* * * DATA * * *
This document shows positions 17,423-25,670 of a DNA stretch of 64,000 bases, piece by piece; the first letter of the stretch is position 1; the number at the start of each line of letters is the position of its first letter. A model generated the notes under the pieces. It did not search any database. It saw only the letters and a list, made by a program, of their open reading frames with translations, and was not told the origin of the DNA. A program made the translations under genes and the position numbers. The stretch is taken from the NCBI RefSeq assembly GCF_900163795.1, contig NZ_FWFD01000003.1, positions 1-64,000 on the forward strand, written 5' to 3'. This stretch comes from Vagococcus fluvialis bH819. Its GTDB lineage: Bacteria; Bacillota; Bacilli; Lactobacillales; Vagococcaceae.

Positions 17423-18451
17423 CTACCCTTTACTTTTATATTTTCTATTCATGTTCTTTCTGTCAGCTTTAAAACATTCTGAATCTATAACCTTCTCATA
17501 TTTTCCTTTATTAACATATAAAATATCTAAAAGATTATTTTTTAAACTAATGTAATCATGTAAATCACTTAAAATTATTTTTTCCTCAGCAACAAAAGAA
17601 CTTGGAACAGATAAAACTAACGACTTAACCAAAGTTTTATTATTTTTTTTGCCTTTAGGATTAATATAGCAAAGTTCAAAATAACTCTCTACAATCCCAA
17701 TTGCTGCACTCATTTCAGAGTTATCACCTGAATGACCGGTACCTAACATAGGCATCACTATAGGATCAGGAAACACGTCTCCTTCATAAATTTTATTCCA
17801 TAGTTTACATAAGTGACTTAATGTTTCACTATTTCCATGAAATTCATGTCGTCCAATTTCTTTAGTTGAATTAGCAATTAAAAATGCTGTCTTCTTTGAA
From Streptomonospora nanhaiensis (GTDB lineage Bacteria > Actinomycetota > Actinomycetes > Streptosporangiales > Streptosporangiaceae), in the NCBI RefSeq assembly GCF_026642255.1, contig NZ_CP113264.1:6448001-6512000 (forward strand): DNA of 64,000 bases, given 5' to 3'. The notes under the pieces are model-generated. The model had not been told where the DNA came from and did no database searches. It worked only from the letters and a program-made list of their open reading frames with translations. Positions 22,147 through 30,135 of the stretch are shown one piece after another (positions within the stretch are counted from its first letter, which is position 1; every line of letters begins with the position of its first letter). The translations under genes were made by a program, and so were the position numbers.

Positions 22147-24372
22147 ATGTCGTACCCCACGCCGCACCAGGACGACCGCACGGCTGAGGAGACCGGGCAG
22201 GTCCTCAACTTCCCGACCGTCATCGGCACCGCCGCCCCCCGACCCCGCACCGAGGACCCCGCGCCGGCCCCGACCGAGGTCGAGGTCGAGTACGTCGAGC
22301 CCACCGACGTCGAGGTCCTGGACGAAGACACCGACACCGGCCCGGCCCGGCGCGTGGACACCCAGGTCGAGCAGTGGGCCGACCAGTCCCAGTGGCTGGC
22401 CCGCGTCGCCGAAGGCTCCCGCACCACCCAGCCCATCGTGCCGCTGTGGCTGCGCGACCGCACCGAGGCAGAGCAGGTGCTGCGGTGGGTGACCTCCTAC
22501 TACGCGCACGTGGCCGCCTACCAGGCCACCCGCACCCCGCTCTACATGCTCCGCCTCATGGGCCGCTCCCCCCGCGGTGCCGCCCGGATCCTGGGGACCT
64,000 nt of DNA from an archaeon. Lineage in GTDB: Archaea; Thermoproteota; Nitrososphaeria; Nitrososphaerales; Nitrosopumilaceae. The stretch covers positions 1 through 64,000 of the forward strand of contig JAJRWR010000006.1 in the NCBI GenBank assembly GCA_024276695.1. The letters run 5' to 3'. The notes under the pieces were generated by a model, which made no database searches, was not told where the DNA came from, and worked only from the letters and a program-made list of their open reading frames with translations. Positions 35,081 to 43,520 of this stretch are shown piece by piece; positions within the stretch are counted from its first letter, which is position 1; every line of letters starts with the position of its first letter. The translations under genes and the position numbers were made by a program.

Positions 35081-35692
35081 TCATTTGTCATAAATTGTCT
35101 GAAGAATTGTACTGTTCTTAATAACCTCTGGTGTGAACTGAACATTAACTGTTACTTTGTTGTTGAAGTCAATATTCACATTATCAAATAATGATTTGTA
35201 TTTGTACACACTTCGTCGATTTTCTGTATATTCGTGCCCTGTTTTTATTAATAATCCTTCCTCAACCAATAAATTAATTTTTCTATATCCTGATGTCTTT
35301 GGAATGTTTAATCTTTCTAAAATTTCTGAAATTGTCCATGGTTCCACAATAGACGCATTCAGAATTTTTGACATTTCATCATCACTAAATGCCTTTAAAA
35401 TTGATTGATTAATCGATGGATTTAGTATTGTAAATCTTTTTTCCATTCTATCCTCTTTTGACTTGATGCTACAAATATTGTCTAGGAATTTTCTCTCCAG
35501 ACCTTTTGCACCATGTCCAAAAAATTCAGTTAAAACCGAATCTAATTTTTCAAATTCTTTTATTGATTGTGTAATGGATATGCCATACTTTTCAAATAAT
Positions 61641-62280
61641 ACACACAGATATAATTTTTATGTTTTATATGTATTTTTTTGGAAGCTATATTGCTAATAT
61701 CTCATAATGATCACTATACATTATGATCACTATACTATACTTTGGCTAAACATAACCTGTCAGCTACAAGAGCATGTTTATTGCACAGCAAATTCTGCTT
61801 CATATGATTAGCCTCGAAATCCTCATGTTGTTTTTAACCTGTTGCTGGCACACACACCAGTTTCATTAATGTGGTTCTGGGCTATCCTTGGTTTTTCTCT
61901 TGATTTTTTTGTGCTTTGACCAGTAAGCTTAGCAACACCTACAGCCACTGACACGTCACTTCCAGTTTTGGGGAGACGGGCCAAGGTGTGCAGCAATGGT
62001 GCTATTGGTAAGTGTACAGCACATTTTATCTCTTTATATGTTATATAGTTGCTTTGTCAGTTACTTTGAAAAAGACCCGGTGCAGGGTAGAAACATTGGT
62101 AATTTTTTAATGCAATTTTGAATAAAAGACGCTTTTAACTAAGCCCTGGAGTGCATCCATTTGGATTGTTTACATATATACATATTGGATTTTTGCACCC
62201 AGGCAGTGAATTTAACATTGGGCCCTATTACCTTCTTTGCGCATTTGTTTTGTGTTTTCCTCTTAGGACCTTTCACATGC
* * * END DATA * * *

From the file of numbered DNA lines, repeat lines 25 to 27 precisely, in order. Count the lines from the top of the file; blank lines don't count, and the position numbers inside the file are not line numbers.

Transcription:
61701 CTCATAATGATCACTATACATTATGATCACTATACTATACTTTGGCTAAACATAACCTGTCAGCTACAAGAGCATGTTTATTGCACAGCAAATTCTGCTT
61801 CATATGATTAGCCTCGAAATCCTCATGTTGTTTTTAACCTGTTGCTGGCACACACACCAGTTTCATTAATGTGGTTCTGGGCTATCCTTGGTTTTTCTCT
61901 TGATTTTTTTGTGCTTTGACCAGTAAGCTTAGCAACACCTACAGCCACTGACACGTCACTTCCAGTTTTGGGGAGACGGGCCAAGGTGTGCAGCAATGGT